AUGUST 31 — The latest trending topic among Indonesian Twitterati is about a young woman who badmouthed on social media the much beloved cultural city of Yogyakarta, because she was prevented from cutting queue at a petrol station where dozens of motorcyclists and motorists had waited for hours.

There’s no need of course to get drawn into the noisy debates over social media decorum and its consequences (the woman’s viral posting provoked the ire of many people, including residents of Yogyakarta who let her know she’s no longer welcome there as a student!).

Indeed, the more important issue here is the mini fuel crisis in Indonesia early this week that provided the context for this little incident.

The government began a restriction on the sale of subsidised fuel earlier this month to control the rapid consumption that is eating into the state coffers. As a result, state-owned oil and gas company Pertamina had to ration the subsidised premium fuel and diesel to avoid exceeding the 46 million kiloliters quota this year.

This led to panic buying and long queues at gas stations nationwide, including in Jakarta, and, in turn, caused a real fuel shortage. In more remote coastal villages, fisher folks could not go out to the sea, having failed to secure diesel for their boats.

A PT Pertamina fuel station worker fills a container with subsidised fuel, as people wait in a line at the Mauk district fuel station in Tangerang, Banten province August 27, 2014. — Reuters pic
A PT Pertamina fuel station worker fills a container with subsidised fuel, as people wait in a line at the Mauk district fuel station in Tangerang, Banten province August 27, 2014. — Reuters pic

The shortage made people turn to non-subsidised fuel. Some Shell petrol stations, for example, had to close down because they ran out of supplies, showing that people will buy more expensive fuel if they have to. The move was eventually reversed a few days later, with Pertamina returning its supply back to normal.

But the mini crisis shows the uphill battle faced by the upcoming government of president-elect Joko Widodo and his deputy Jusuf Kalla when it comes to stopping Indonesia’s addiction to cheap fuel. 

A draft budget for 2015 proposed two weeks ago by outgoing President Susilo Bambang Yudhoyono threatens to leave Jokowi’s administration with little money to carry out his programmes because of the high proportion of fuel subsidies.

On Thursday night, Jokowi held a much-anticipated private meeting with Yudhoyono in Bali, after which they emerged to show the public that a new tradition of courteous power handover had begun.

In the joint press briefing after the meeting, Yudhoyono promised to help his successor as much as he can during the transitional period. But he did not address the one question that every one was waiting for: will he reduce fuel subsidy before his term ends to lighten the next government’s fiscal load? 

On Friday, senior economic minister Chairul Tanjung confirmed that the government would not raise the price of subsidised fuel, because it did not want to further burden people’s lives after an increase in electricity tariffs.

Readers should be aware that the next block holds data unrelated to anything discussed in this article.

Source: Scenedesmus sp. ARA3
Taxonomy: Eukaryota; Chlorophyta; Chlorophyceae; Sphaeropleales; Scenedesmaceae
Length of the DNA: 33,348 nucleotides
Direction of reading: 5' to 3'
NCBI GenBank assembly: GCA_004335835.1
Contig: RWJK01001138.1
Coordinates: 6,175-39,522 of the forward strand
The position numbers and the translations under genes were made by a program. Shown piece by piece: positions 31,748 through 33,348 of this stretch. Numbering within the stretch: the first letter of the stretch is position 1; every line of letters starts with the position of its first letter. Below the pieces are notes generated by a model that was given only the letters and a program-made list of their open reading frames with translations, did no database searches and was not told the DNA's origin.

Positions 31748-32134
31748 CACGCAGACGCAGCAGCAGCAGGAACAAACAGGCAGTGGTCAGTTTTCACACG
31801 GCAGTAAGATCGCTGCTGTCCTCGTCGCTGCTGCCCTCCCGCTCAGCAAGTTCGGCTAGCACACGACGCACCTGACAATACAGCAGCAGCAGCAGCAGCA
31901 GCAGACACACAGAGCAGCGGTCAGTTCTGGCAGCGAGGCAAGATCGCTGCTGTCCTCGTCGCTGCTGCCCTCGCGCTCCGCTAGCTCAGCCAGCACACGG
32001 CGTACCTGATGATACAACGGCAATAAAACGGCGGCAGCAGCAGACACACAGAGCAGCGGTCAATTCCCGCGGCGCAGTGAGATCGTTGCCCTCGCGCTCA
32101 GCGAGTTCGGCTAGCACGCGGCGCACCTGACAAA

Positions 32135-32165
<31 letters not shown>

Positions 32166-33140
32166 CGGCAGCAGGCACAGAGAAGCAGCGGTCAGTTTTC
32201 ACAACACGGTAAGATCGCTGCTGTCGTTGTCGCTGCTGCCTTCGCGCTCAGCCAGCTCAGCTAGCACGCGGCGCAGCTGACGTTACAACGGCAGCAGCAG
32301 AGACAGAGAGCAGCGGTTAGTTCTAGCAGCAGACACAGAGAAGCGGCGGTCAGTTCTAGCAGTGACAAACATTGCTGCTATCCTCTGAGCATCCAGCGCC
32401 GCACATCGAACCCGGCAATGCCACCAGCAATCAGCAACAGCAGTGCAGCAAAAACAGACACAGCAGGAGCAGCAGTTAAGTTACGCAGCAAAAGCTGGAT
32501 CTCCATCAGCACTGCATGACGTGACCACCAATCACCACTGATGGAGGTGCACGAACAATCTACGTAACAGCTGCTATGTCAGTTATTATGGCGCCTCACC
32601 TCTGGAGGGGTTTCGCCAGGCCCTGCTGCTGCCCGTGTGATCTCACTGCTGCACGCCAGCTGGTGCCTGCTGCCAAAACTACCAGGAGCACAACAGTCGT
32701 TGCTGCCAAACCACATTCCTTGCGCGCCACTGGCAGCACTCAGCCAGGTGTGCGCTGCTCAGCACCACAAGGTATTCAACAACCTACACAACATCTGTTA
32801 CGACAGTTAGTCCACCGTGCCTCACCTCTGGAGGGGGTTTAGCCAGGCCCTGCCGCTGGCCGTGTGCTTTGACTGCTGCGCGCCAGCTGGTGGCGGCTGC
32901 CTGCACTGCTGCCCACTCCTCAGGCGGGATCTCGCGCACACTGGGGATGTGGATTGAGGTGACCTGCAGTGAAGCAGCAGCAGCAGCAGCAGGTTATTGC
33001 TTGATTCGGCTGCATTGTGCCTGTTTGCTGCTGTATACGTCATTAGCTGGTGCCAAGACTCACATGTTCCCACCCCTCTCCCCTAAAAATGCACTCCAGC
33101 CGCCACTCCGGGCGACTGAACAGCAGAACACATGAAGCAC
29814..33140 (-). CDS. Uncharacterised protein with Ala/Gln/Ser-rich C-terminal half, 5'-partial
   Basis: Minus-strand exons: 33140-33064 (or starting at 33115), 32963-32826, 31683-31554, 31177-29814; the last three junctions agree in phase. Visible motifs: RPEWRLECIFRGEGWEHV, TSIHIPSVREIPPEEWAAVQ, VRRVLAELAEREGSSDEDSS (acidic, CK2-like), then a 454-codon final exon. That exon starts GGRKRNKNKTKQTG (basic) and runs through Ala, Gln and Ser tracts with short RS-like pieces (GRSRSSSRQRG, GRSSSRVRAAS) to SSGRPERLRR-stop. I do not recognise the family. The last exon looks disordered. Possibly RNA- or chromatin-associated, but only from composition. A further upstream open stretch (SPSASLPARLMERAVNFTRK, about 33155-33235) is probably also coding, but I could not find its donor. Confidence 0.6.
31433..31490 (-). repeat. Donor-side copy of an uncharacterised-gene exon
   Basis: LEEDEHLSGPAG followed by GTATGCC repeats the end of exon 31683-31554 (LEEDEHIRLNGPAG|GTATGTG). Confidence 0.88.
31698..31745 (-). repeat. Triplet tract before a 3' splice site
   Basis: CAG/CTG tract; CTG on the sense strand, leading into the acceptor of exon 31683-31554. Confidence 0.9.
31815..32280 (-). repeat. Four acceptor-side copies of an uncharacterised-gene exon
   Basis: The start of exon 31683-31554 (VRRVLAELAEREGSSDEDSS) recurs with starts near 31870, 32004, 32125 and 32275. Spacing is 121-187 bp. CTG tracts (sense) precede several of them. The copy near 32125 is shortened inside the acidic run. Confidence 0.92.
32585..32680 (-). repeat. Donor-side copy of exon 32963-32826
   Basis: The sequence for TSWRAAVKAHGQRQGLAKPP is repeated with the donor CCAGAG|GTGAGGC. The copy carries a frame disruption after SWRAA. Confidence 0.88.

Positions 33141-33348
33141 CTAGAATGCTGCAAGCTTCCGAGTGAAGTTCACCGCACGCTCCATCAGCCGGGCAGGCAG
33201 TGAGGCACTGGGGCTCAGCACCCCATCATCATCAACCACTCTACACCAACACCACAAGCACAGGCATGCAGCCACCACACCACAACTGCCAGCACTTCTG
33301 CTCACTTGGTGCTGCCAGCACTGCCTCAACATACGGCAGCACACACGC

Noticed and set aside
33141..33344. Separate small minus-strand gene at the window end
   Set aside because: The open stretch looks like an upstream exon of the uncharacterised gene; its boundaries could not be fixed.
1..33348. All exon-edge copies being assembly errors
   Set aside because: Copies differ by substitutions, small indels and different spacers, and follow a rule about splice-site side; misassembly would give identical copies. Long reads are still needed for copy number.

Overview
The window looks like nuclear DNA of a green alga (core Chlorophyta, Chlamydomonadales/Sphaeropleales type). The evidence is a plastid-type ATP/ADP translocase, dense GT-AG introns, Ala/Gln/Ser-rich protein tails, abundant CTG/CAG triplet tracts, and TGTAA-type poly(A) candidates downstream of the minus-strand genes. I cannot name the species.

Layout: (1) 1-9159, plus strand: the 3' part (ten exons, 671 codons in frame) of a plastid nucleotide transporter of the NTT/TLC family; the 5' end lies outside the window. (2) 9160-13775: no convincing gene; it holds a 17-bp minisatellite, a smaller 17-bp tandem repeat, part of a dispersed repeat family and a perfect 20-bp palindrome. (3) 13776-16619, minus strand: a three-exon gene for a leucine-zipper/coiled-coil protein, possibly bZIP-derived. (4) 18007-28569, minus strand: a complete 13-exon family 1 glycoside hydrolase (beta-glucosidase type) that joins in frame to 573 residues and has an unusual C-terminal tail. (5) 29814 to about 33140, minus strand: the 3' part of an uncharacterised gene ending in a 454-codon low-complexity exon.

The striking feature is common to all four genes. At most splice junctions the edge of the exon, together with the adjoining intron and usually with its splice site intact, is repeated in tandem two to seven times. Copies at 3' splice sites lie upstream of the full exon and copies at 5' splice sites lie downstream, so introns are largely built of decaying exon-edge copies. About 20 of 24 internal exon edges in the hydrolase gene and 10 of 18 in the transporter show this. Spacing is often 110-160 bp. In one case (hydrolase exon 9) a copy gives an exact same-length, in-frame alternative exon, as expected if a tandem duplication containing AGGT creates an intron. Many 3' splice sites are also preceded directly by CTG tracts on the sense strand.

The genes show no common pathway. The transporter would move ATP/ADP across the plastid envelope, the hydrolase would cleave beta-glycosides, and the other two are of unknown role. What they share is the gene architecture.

That Yudhoyono refuses to increase the price of subsidised fuel towards the end of his term is characteristic of his aversion to politically risky moves, but it’s not as if has not done it in the past.

In the last nine years his administration has reduced fuel subsidies four times — the last time in June 2013 — and each time the government compensated with various populist policies, including giving cheap rice and cash assistance to poor families.

However, this has not succeeded in weaning Indonesia off subsidised fuel, whose consumers are made up of over 70 per cent of middle class Indonesians who own motorbikes and cars.

Worse still, Indonesia’s fiscal deficit this year, projected by the World Bank at 2.8 per cent of GDP, is vulnerable to both rising oil prices and declining exchange rate.

A fuel price hike is much better than a fuel shortage caused by rationing subsidised fuel. The extra money can fund a lot of good things, like Jokowi’s plan to build a national social safety system that will cover 40 per cent of Indonesia’s poorest, and to construct 2,000 new public health clinics. It can be used to assist his plan to expand the coverage of free education from nine years to 12 years.

An increase of Rp 500 (RM0.13) per liter of subsidised fuel can give an extra Rp 24 trillion to the budget. A rise of Rp 2,000 per liter means Rp 96 trillion additional cash for the government’s coffers.

Fortunately, Jokowi and Kalla have stressed that they would raise the fuel prices when they take office.

“I’m ready to not be popular,” Jokowi has said.

And Vice President Jusuf Kalla asked a rhetorical question to journalists: “Which would you rather have: bad roads, and hospitals and farmlands that are not developed? Or would you rather burn the subsidy money in cars’ exhaust pipes?”

As in any addiction, the first step towards recovery is to acknowledge the problem. The second step is to make some painful changes.

Jokowi will face a rocky start with a decision as unpopular as raising fuel prices, but it will attest to the strength of his leadership, that he’s more than just a man of the people.

* This is the personal opinion of the columnist.